In Ba Thuoc district, Thanh Hoa province, some villages collect jars of water during the rainy season and store them for use in the dry season.
Many villages are building makeshift shelter for their animals to protect them during cold spells. Some H’Mong communities in Ha Giang province are covering cattle in warm clothes to protect them from the bitter night temperatures.
Other practices are having a more detrimental long-term impact. As crops fail, minority communities are increasing their fertilizer and pesticide use. “However, they were well aware that over time both the soil quality and the quality of the produce decline using these methods,” Yen said. “In addition, there is a lack of training and support in administering the chemicals so it is not possible to be sure if villagers are using the appropriate (and safe) amounts.”
Some villagers are transitioning to alternate, more resilient crops. UN Women provides assistance to minority communities through one of their programs which helps agricultural workers transition to a more appropriate crop. “Green beans are one of the crops that people have been recently cultivating in Central Vietnam because it is more resistant to drought,” Pham Phuong said. In places where the soil quality has significantly deteriorated, bamboo is a viable alternative. However, communities are forced to consider prospective demand.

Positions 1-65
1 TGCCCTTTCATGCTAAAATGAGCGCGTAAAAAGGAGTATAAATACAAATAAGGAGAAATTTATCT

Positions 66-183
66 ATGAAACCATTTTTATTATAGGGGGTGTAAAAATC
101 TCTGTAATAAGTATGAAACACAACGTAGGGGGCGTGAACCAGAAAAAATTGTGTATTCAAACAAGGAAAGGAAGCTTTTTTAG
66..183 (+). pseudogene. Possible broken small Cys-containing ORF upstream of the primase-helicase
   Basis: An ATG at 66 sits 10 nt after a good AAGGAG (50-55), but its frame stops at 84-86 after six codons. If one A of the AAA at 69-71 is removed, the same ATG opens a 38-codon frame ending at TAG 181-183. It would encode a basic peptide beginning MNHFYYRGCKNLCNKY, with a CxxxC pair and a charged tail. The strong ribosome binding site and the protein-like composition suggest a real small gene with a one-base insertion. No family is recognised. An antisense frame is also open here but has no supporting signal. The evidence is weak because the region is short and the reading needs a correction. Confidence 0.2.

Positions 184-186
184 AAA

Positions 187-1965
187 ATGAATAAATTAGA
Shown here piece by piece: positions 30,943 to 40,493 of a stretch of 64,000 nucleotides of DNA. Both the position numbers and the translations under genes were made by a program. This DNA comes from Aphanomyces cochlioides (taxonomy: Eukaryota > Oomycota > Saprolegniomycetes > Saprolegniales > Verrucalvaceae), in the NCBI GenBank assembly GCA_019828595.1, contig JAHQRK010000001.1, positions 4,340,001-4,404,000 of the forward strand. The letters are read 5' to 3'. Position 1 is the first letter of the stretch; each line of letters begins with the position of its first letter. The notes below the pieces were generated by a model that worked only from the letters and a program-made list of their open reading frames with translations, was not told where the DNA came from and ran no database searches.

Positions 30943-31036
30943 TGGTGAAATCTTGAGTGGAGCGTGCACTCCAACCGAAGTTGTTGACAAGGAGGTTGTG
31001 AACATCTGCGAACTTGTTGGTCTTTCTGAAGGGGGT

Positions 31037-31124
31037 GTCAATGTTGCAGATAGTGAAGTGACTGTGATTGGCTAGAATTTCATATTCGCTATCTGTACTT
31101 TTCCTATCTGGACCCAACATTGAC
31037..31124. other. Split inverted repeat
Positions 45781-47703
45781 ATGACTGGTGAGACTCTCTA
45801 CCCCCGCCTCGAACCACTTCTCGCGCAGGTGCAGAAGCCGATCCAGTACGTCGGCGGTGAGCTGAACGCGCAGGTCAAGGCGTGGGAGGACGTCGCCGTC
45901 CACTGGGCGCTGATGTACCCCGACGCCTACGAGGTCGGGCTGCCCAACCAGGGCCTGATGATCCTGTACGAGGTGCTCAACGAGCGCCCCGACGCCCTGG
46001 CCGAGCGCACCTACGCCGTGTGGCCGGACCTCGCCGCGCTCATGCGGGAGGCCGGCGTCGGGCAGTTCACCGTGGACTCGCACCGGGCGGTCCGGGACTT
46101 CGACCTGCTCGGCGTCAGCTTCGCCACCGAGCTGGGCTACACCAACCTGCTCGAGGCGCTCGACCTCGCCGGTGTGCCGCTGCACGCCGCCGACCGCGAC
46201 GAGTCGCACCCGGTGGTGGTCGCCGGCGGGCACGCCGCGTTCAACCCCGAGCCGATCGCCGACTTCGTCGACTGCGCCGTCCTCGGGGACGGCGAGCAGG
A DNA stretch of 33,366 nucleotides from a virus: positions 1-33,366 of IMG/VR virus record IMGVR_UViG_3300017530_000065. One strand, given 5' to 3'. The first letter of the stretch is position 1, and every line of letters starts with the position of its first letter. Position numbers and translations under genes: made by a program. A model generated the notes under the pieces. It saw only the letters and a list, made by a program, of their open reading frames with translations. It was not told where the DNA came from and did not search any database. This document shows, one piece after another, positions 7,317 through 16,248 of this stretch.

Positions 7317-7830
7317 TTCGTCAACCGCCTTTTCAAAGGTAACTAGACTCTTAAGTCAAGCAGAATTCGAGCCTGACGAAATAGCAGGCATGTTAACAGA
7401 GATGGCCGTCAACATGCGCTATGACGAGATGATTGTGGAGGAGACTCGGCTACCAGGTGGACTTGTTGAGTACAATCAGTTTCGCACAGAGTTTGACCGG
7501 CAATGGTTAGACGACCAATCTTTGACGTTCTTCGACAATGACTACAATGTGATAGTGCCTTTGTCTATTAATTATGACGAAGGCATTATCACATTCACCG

Weighing up resilience and demand, native strains of brown rice are emerging as a popular crop for rural minority communities. Tran Thi Thuy Anh, UN Women’s programme analyst, told ASEAN Today, “even though ethnic minorities are very vulnerable to climate change and disaster risks, they also have their own strengths in understanding their natural surroundings. They have their traditional knowledge about crops.” She added, “native brown rice is one of the specialities for this area which has a better market demand than other crops and is also resistant to drought.”
If the Mekong Delta is the landscape that encapsulates our shifting climate, the faces of mountainous minorities must be the portrait. While coastal cities shudder at the thought of the seas one day claiming the land they occupy, rural minorities are already watching their cattle die, their crops fail, and their water sources run dry. While the Mekong’s fishermen fear the day when their nets yield nothing, the Hmong, Nung and Muong have already seen the day the land turned on them. And the worst is yet to come.
Source – https://www.aseantoday.com